It feels only apt that my very first blog post on Mystic Coven is about death work. The cycle of life and death fascinated the morbid child that I was and this fascination has only continued in my life. One of my aims for Mystic Coven was to demystify aspects of the occult to the best of my abilities. And this is aptly the first attempt towards that goal. So without further dilly-dallying, let's hop right in to get a 101 on death work.
In the world of occult, "death work" refers to spiritual practices or rituals focused on working with the energies and symbolism of death, transformation, and rebirth. These practices may involve communicating with spirits of the deceased, working with deities associated with death and the afterlife. Death work also encompasses practices aimed at facilitating the physical or spiritual transition of a dying person or animal, such as performing healing rituals, conducting funerary rites, or guiding souls to the afterlife.
But death work can also be as simple as performing rituals aimed at letting go of old patterns, beliefs, or relationships. Death work isn't a scary thing and it doesn't mean you have to work with spirits or deities if your beliefs are more secular and atheistic in nature. Always remember the key tenet of witchcraft: your craft what you make of it as it is deeply personal. Unless you're a part of a coven that follows certain dogma, your craft may look completely different than any other witch's practice.
While death work can be a powerful tool for personal growth, healing, and transformation, it should always be approached with caution and respect for the natural cycle of life and death. It's important to work with experienced practitioners and to seek out guidance and support as needed.
You can think of death work like the cycle of the moon we need time to rest, rejuvenate, and feel whole again. In the cycles of the moon, the waning phase represents death or release of old patterns and energies, while the new moon represents a time of rest and potential for new beginnings. Similarly, death work can be seen as a process of releasing old patterns, beliefs, or relationships that are no longer serving us, in order to create space for new growth and transformation. Just as the moon goes through a continuous cycle of death and rebirth, so too does the natural world, and by working with the energies of death, we can tap into the transformative power of nature and facilitate our own personal growth and renewal.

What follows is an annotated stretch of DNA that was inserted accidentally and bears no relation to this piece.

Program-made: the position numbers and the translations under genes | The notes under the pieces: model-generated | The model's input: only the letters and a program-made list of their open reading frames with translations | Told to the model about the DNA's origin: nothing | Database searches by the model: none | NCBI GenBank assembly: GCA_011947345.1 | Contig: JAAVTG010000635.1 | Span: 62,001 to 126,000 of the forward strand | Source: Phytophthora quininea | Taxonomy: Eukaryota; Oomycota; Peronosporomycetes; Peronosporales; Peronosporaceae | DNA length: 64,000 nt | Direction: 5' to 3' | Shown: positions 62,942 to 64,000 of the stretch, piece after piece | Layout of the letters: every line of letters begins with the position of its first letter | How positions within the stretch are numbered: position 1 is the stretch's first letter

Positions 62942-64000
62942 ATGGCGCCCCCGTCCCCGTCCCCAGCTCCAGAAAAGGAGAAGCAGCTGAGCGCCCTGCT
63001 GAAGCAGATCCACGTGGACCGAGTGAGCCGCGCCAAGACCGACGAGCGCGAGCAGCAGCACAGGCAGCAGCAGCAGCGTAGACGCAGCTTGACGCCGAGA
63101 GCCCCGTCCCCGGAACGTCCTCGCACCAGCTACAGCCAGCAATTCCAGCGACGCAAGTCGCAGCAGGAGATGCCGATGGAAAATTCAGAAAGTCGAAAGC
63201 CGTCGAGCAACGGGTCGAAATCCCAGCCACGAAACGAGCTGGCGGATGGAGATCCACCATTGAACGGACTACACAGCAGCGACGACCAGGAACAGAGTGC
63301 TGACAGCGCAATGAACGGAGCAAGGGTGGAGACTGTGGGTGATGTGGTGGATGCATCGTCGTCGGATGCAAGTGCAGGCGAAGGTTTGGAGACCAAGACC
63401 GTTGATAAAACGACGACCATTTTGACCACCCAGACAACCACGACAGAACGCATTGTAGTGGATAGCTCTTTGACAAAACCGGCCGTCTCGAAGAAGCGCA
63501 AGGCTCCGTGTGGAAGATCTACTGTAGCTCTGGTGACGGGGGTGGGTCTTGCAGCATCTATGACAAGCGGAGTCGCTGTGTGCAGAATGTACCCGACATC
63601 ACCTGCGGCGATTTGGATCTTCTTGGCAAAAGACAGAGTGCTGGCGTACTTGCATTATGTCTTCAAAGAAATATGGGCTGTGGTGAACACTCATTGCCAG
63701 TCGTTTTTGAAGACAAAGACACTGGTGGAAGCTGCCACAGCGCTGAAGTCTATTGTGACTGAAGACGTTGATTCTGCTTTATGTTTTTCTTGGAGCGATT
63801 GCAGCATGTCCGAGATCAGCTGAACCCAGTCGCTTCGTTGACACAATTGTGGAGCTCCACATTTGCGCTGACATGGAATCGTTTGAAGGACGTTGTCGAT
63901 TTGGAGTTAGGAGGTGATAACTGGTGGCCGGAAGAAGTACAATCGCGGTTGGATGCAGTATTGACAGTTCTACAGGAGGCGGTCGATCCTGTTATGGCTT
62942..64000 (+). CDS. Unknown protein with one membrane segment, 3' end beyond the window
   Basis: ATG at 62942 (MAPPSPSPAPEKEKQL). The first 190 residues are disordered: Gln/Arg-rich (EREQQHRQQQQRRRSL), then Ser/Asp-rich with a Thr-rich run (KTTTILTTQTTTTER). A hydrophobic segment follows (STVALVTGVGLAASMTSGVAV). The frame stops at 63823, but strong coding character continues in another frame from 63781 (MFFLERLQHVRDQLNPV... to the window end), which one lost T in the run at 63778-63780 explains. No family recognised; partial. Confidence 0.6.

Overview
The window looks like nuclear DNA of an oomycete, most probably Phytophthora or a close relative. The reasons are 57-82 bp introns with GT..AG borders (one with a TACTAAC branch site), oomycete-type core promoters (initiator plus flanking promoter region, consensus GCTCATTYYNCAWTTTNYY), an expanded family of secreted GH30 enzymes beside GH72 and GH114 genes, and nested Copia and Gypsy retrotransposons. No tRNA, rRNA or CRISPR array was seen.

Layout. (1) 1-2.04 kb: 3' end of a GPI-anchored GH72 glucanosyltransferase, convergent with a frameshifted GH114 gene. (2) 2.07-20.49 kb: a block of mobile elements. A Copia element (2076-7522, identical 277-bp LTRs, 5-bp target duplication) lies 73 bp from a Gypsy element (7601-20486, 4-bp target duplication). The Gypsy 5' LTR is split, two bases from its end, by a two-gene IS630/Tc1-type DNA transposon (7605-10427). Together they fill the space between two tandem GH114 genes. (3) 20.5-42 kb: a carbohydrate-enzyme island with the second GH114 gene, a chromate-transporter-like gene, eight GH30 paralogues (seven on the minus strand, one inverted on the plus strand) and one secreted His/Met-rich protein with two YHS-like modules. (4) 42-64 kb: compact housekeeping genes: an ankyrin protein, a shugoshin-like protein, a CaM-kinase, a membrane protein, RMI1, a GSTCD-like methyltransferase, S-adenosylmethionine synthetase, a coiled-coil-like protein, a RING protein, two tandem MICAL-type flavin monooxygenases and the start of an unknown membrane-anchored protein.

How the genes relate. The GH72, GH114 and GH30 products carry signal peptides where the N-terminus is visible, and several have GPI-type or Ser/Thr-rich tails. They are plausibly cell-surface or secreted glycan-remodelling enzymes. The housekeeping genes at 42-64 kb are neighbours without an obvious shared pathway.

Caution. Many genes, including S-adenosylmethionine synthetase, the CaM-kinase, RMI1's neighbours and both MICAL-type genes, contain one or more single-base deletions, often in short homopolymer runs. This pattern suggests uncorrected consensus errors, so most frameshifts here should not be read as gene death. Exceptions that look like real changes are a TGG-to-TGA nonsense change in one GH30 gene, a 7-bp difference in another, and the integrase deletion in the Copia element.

Death work can bring about healing of a stranger but stronger kind. It is not for the faint of heart.
In Tarot the Major Arcana cards that represent death work the best are:
Death - This is the most obvious of the lot. It represents the end of a cycle, transformation, and new beginnings.
Tower - This card represents sudden change, upheaval, and the breaking down of old structures. It can be a difficult and painful process, but it represents a phase in your life that is necessary to gain a fresh perspective and beginning in life.
Judgement - This card represents rebirth as well but it is a less painful transition as it comes with awakening and a new awareness of our true selves. It can also signify the need to let go of old judgments or self-limiting beliefs in order to embrace our full potential.
Star - This card represents the light at the end of the tunnel, the hope and promise of new beginnings that come after a period of darkness or transition like the one we see Tower and Death cards signify. It can serve as a reminder that there is always a glimmer of hope and a potential for growth. It also represents a period of calm and serenity after a storm.
Herbs that are often associated with death work: Mugwort, Datura, Marigold, Neem, Mandrake
(These should always be used with caution and respect. Many of them can have powerful effects on the body and mind, and even be toxic)